The city's labor negotiators acknowledged on Friday a new proposal brought forward by the police union, but questioned how the offer was presented.
John Hament, the city's labor attorney, responded on behalf of the city.
"Even though we are at impasse in negotiations as to both police units, we acknowledge that you have requested a resumption in bargaining," he wrote in an e-mail directed at the Cape Coral Fraternal Order of Police Lodge 33.
Earlier this month, the city declared an impasse after the union offered a proposal involving a 4 percent pension increase that would reduce over two years, as well as a starting salary reduction of 6 percent for all new hires.
At the time, the city was seeking a straight 8 percent wage reduction.
Hament acknowledged that the union has provided the city with a new plan, and that the union intends to present it "formally at the bargaining table."
"You can be assured that this or any other good faith proposal will be given careful consideration," he wrote in the e-mail.
On Wednesday, the union offered what it said were nearly $807,000 in concessions.
Under the plan, union members would increase their pension contribution 3 percent, up from the current 7 percent. Members would also agree to take on 40 or 32 furlough hours each year, depending on their years of service.
Union president Kurt Grau estimated that the savings from the pension contribution increase will be about $348,513. The estimated savings from the furloughs is about $458,265, comparable to a 2 percent salary cut.
The contract would remain status quo until September 2012.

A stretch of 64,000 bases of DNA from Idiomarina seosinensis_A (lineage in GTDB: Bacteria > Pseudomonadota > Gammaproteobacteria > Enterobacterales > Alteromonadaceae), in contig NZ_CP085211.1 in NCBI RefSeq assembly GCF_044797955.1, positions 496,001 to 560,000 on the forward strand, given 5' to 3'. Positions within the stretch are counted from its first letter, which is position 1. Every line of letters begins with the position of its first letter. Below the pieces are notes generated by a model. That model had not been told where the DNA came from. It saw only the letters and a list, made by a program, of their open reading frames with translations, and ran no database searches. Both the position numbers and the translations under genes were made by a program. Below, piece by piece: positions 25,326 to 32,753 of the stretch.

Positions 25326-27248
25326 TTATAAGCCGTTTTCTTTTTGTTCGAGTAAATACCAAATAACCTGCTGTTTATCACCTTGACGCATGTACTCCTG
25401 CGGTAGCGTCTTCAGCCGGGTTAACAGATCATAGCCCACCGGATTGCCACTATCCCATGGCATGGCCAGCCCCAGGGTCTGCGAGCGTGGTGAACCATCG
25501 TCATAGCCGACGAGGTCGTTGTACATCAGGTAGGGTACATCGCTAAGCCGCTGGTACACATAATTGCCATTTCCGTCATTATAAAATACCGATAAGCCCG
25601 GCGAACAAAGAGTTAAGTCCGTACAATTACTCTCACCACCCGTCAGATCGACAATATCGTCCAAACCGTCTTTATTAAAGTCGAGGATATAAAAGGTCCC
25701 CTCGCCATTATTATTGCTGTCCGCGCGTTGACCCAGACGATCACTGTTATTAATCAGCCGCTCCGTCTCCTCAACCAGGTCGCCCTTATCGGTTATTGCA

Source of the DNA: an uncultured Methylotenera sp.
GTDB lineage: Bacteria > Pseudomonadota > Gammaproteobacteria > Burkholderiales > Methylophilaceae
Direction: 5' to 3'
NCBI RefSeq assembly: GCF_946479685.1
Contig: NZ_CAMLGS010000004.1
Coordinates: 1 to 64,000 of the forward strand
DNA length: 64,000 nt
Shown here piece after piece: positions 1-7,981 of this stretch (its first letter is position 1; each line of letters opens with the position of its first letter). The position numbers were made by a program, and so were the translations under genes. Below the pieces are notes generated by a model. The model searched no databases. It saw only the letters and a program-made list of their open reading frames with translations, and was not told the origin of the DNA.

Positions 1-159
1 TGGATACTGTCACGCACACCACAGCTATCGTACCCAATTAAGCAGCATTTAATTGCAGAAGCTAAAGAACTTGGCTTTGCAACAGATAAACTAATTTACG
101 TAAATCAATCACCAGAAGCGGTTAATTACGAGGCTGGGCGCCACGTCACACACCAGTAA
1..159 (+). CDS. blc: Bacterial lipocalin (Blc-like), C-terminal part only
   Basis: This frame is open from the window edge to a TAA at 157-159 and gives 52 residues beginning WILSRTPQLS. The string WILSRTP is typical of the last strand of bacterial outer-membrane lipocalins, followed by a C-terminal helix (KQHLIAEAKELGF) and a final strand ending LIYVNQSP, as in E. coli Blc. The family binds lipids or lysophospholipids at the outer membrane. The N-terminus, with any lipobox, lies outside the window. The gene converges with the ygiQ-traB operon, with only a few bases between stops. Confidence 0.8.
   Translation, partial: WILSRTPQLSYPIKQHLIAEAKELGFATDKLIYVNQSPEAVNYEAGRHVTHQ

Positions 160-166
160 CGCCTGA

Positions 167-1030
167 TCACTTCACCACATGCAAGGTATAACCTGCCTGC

Grau anticipates that union members could ratify it before October.
Hament declined to discuss the city's position on the offer Friday.
"We'll go to bargaining, and then we'll take a position at the bargaining table," he said during a telephone interview Friday. "We're not going to bargain out in public, that's why I'm questioning his (Grau's) motives."
When Grau presented the proposal Wednesday on behalf of the union, it was e-mailed to the Cape Coral City Council members, mayor and city manager. In doing that, Grau sidestepped the city's labor negotiating team and Hament.
"Finally, we note that the union has unilaterally modified our agreed-upon bargaining protocol by virtue of disseminating your bargaining proposal to the council members and the public in advance of negotiations," Hament wrote in the e-mailed response. "Your motives for this deviation are questioned."
Grau explained Friday that the union did want to wait weeks for a meeting.
"My intent was to make sure the city council had all the information available prior to the budget hearing last night (Thursday), and that they understood the importance and significance of our offer to them," he said.
"I felt that if we waited to reschedule another meeting with the city, it would take several more weeks," Grau said.
On Friday, Hament expected that it would take two or three weeks before labor negotiators for the city and union could sit down to bargain again.
The city's human resources department is currently working on it.